HIPAA Compliance for Remote Workers

HIPAA Compliance for Remote Workers

The laws are the same for employees and business associates working from home.

In the past 10 years, the number of employees working remotely in the United States has increased by 115 percent. And with the COVID-19 pandemic requiring many employees to work from home, that number is climbing rapidly. Many of us are suddenly finding ourselves working from home for the first time. The pandemic does not mean we are off the hook with HIPAA privacy and security requirements. On the contrary, we are just as liable as if we were working in the office.

Create a HIPAA-compliant Work Space

Although certain HIPAA sanctions are being waived during the current health crisis, that does not excuse us from mishandling patients’ protected health information (PHI). We must take the same physical and security measures to safeguard the PHI we are trusted with in our work.
Here are some best practices to follow:

  • Ensure your home wireless router traffic is encrypted and password protected.
  • Change default passwords for wireless routers.
  • Encrypt and password protect personal devices you may use to access PHI such as cell phones and tablets.
  • Computer programs containing patient information should be closed and logged out of when not in use. Lock your screens when walking away from your computer.
  • Do not share sensitive PHI with others who shouldn’t have access, including co-workers and personal acquaintances.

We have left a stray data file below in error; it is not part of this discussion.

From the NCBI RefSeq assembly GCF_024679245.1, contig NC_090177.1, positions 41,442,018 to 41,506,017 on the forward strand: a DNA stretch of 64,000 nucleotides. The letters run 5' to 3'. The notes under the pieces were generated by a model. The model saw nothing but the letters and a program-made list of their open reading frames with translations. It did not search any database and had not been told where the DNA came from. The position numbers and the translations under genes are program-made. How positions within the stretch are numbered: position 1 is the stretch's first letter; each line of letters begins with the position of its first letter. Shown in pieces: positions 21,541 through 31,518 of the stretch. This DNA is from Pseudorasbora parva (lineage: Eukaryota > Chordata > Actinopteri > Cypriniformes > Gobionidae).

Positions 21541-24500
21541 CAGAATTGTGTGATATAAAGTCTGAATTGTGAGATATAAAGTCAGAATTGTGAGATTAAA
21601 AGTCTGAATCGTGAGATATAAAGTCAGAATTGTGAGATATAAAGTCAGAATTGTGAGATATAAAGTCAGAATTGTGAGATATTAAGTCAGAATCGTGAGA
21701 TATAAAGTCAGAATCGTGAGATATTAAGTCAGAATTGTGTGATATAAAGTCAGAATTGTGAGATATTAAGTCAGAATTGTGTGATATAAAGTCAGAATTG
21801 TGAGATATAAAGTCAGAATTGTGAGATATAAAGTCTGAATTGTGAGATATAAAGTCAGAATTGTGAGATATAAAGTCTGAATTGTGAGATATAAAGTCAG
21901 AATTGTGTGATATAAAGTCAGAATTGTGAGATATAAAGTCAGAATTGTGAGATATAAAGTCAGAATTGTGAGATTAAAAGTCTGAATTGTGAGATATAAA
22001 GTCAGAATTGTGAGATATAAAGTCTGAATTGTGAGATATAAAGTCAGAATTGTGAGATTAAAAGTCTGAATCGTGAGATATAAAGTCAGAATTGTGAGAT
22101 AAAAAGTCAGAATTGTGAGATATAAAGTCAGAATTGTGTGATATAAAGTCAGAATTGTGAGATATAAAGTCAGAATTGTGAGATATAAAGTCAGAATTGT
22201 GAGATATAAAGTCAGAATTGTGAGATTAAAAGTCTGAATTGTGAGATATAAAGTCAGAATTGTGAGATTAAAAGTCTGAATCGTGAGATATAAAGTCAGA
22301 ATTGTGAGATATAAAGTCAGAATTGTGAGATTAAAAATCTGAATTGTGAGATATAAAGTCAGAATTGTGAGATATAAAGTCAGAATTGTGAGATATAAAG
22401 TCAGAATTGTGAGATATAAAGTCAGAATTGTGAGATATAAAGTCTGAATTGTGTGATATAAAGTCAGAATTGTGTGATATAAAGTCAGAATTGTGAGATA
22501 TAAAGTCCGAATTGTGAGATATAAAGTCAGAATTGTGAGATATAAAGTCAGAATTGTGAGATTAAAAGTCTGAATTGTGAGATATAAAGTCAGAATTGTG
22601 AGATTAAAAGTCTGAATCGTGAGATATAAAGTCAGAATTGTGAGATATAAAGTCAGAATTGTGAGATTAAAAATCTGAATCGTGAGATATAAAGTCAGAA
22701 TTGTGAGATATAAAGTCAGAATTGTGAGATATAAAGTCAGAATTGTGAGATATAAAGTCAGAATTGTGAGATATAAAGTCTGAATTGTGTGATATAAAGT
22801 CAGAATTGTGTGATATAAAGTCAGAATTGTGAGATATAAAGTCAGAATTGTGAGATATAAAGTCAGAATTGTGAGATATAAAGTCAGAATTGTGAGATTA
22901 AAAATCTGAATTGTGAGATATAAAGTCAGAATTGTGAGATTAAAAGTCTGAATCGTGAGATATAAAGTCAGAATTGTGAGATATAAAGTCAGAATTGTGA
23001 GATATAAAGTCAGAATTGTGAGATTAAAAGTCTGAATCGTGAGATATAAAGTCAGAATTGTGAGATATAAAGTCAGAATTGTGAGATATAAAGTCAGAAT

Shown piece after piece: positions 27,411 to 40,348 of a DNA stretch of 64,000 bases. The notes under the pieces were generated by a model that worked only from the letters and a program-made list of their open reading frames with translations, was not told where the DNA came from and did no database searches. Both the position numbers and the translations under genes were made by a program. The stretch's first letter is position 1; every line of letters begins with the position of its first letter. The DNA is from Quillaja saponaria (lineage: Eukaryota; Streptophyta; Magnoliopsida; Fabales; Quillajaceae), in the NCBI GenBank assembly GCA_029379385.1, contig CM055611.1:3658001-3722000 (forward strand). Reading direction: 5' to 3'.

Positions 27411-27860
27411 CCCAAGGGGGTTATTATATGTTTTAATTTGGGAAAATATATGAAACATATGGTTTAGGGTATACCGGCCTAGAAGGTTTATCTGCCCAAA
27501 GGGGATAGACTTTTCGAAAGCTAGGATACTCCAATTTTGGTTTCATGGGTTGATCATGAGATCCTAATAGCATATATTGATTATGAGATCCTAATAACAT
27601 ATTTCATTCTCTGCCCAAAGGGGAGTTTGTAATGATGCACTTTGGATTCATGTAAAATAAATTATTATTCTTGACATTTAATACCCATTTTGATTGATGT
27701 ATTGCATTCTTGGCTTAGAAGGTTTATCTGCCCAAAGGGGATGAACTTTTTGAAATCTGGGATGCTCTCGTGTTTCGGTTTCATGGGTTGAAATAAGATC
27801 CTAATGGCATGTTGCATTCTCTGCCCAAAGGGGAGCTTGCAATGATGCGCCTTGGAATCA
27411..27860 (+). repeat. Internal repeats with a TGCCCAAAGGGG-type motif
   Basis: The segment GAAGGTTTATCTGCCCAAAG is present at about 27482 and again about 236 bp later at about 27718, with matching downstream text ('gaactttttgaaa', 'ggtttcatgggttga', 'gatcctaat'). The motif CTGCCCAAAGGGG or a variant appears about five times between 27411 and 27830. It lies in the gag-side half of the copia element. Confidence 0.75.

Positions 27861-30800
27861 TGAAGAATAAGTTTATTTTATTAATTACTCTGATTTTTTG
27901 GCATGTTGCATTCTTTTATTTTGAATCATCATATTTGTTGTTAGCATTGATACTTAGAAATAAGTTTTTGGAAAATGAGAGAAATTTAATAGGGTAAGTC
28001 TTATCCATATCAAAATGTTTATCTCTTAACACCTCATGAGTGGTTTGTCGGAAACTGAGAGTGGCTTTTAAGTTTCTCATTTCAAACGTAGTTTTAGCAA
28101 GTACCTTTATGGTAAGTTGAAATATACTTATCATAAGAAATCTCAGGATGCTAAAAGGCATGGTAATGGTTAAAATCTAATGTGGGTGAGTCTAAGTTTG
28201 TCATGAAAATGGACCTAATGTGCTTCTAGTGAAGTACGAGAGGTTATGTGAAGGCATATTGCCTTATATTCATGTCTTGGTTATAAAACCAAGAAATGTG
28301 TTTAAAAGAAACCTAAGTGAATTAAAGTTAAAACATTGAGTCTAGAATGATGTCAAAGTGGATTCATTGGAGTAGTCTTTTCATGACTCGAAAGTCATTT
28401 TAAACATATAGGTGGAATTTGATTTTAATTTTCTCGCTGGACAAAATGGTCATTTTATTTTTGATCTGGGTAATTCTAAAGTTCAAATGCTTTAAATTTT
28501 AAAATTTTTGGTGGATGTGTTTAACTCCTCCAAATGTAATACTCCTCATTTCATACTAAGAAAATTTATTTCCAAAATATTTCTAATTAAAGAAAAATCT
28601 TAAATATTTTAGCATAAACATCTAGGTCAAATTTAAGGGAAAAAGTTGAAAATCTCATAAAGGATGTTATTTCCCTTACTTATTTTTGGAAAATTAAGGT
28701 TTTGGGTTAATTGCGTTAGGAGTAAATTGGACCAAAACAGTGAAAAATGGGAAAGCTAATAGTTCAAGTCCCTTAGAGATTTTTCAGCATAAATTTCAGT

• Only access a patient’s record if needed for work.
  • Avoid printing PHI; however, if necessary, keep all PHI, such as patient paperwork, charts, and records, locked away and out of view.
  • Never leave patient information out where unauthorized persons may see it.
  • Minimize the ability for others to overhear patient information, for example, saying a patient’s whole name out loud within hearing distance of others.
  • Do not allow friends, family, etc., to use your devices that contain PHI.
  • Limit email transmissions of PHI to only those circumstances when the information cannot be sent another way. At a minimum, use encryption tools (most businesses provide tools to send encrypted emails).
  • Never share passwords between staff or family members.
  • Immediately dispose of information containing PHI when no longer needed by shredding paper files.
  • Use a privacy screen on your monitor(s).

As coders, billers, auditors, compliance officers, managers, or other healthcare providers, it’s a blessing to live in an age of technology in which we can work from home. Take the time to review your organization’s HIPAA Privacy and Security policies. Work with your IT department to ensure your home office is HIPAA compliant. Be safe and live well.


Co-authored by Rachel Momeni, AAPC project manager in IT.

Latest posts by Stephani Scott, RHIT, CPC (see all)

About Has 1 Posts

Stephani has over 25 years’ experience in the healthcare industry working closely with physicians and staff in health information management. She has worked in a variety of settings including: Hospital, long-term care, large multispecialty physician practice, and electronic health record software design and development. Scott was also a part owner of a consulting company for many years providing services in best practices for physician practice management services including coding, billing, and revenue cycle management audits. She has extensive experience in inpatient and outpatient auditing and coding compliance and will be responsible for the overall project performance and client satisfaction.

Leave a Reply

Your email address will not be published. Required fields are marked *